2015, by George Home-Cook. "The question of attention in theatre remains relatively unexplored. In redressing this, Theatre and Aural Attention investigates what it is to attend theatre by means of listening. Focusing on four core aural phenomena in theatre - noise, designed sound, silence, and immersion - George Home-Cook concludes that theatrical listening involves paying attention to atmospheres. Such matters are examined as they have arisen in some of the most sophisticated works of theatre sound design of recent years, including Sound & Fury's Kursk, Romeo Castellucci's Purgatorio, Complicite's Shun-kin and Robert Lepage's Lipsynch. In suggesting how theatre works to direct the audience's aural attention, the book also carries out an important enquiry into radio drama (Beckett's All That Fall, Embers, and Pinter's A Slight Ache). This ground-breaking study will be of interest to drama students, sound theorists, practitioner-researchers, performance philosophers, and to anyone curious to explore what it means to attend theatre."
2011, by Lynne Kendrick and David Roesner. "This book is a timely contribution to the emerging field of the aurality of theatre and looks in particular at the interrogation and problematisation of theatre sound(s). Both approaches are represented in the idea of 'noise' which we understand both as a concrete sonic entity and a metaphor or theoretical (sometimes even ideological) thrust. Theatre provides a unique habitat for noise. It is a place where friction can be thematised, explored playfully, even indulged in: friction between signal and receiver, between sound and meaning, between eye and ear, between silence and utterance, between hearing and listening. In an aesthetic world dominated by aesthetic redundancy and 'aerodynamic' signs, theatre noise recalls the aesthetic and political power of the grain of performance.'Theatre noise' is a new term which captures a contemporary, agitatory acoustic aesthetic. It expresses the innate theatricality of sound design and performance, articulates the reach of auditory spaces, the art of vocality, the complexity of acts of audience, the political in produced noises. Indeed, one of the key contentions of this book is that noise, in most cases, is to be understood as a plural, as a composite of different noises, as layers or waves of noises. Facing a plethora of possible noises in performance and theatre we sought to collocate a wide range of notions of and approaches to 'noise' in this book - by no means an exhaustive list of possible readings and understandings, but a starting point from which scholarship, like sound, could travel in many directions."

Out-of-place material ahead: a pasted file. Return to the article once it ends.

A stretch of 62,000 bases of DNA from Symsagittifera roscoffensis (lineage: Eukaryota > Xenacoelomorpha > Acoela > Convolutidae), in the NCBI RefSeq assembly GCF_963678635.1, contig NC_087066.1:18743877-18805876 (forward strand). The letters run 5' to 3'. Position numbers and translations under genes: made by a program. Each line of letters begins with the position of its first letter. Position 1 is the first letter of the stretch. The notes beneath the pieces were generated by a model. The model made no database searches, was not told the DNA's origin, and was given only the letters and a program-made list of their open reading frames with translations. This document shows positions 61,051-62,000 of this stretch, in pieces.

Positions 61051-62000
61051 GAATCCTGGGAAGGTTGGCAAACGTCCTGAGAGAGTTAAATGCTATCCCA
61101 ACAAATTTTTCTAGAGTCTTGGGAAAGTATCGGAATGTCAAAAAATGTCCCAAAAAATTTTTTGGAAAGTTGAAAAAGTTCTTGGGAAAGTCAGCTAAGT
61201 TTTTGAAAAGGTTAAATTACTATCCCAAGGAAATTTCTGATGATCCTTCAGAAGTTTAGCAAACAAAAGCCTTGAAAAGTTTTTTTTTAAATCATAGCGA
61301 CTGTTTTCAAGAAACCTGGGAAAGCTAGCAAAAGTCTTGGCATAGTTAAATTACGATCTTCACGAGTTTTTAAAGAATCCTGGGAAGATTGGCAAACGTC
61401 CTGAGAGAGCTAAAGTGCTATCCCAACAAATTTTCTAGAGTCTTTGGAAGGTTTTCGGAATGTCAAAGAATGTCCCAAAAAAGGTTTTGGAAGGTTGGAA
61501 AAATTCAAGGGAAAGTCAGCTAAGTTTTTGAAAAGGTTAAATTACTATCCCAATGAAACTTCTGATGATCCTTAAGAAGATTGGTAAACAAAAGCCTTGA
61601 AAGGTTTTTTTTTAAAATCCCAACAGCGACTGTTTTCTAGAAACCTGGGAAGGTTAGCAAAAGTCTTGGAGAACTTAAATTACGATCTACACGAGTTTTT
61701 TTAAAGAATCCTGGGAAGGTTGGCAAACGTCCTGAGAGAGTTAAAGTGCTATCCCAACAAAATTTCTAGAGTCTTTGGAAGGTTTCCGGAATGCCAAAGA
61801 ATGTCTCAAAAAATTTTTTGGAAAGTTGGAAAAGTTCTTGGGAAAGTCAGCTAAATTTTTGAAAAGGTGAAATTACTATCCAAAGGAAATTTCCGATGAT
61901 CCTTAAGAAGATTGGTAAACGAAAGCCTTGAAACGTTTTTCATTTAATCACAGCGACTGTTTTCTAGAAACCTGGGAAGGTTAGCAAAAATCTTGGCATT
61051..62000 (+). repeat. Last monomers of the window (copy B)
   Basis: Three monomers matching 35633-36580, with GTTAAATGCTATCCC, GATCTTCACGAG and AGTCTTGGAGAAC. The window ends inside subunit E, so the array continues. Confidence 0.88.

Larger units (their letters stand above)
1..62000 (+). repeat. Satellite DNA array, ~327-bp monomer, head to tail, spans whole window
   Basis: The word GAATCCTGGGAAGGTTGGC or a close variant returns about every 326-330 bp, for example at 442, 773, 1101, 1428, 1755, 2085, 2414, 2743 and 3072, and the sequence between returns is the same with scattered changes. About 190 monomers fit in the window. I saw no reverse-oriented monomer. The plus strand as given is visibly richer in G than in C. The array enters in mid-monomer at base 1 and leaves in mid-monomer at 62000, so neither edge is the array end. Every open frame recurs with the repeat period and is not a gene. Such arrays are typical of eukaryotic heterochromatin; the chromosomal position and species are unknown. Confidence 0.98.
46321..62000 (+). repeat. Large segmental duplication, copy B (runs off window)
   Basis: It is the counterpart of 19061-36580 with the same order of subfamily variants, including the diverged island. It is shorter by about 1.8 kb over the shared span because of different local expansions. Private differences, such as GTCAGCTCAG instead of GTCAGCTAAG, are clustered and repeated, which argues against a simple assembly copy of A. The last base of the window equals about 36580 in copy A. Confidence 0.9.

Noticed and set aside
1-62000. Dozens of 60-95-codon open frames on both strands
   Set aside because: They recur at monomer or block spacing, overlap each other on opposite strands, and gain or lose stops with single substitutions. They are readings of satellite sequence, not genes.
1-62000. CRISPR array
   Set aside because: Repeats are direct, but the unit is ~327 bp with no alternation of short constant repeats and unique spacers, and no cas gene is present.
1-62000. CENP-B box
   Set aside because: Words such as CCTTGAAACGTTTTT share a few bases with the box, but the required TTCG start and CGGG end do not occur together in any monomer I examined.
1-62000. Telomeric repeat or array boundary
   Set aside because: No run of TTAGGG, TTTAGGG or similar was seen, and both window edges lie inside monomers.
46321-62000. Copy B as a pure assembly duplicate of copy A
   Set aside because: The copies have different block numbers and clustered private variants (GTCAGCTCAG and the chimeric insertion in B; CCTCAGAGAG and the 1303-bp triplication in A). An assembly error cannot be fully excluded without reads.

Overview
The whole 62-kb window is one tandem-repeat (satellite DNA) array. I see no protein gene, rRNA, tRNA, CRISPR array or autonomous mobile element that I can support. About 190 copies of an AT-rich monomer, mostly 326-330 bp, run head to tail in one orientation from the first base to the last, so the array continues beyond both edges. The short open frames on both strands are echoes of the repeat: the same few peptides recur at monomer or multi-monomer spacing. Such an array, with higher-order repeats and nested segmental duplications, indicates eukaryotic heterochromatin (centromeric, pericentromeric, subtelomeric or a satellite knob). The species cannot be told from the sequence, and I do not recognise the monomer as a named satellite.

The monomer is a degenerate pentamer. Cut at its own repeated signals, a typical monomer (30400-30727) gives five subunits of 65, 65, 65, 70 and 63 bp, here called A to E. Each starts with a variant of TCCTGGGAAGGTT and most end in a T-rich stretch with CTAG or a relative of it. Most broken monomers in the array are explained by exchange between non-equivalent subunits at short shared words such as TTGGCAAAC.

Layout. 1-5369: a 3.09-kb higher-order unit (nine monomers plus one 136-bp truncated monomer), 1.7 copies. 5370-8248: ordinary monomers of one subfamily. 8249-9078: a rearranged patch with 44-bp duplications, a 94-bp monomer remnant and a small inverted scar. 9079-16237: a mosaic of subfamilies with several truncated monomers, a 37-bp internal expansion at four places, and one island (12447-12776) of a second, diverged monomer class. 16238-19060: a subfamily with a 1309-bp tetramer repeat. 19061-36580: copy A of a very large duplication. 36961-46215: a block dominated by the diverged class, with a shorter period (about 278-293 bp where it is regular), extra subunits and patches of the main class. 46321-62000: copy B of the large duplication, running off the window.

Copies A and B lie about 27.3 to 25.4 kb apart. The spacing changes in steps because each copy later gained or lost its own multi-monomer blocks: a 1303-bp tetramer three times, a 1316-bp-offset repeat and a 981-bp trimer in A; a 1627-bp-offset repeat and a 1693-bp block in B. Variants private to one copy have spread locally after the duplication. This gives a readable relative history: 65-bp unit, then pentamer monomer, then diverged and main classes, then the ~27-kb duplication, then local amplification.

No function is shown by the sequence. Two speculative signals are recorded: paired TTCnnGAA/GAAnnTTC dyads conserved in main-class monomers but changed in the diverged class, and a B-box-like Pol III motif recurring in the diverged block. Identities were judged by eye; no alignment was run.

2010 by Ross Brown. "Brown explores relationships between sound and theatre, focusing on sound's interdependence and interaction with human performance and drama. Suggesting different ways in which sound may be interpreted, to create meaning, it includes key writings on sound design, as well as perspectives from beyond the discipline.
2009, by Deena Kaye and James LeBrecht. "For every phase of theatrical production, 'Sound and Music for the Theatre' traces the entire process of sound design from initial concept through closing night. The book discusses the early evolution of a sound design that supports the play, from researching sources for music and effects to negotiating a contract."
2008. Collison, David. 'The Sound of Theatre' traces the development of theatre sound in the Western world from the Ancient Greeks' use of stones in large copper jars to imitate thunder, to the modern age of digital technology. Distinguished sound designer David Collison gives a personal account of what it was like to be involved in such a rapidly evolving world."
2001, by Robert H. Ball and John A. Leonard. "Theatre Sound includes a brief history of the use of sound in the theatre, discussions of musicals, sound effects, and the recording studio, and even an introduction to the physics and math of sound design. A bibliography and online reference section make this the new essential work for students of theatre and practicing sound designers."
A catalog of the holdings of books, journals, and other materials held by OCLC (Online Computer Library Center) member libraries. Includes manuscripts, maps, films and sound recordings. Covers works published before 1,000 BC-present.
ProQuest Dissertations and Theses is a collection of scholarly research in the Humanities and Social Sciences that consists of 2.7 million searchable citations to dissertations and theses from around the world, and 1.2 million full-text dissertations that are available for download in PDF format. Coverage is from 1861 to the present day.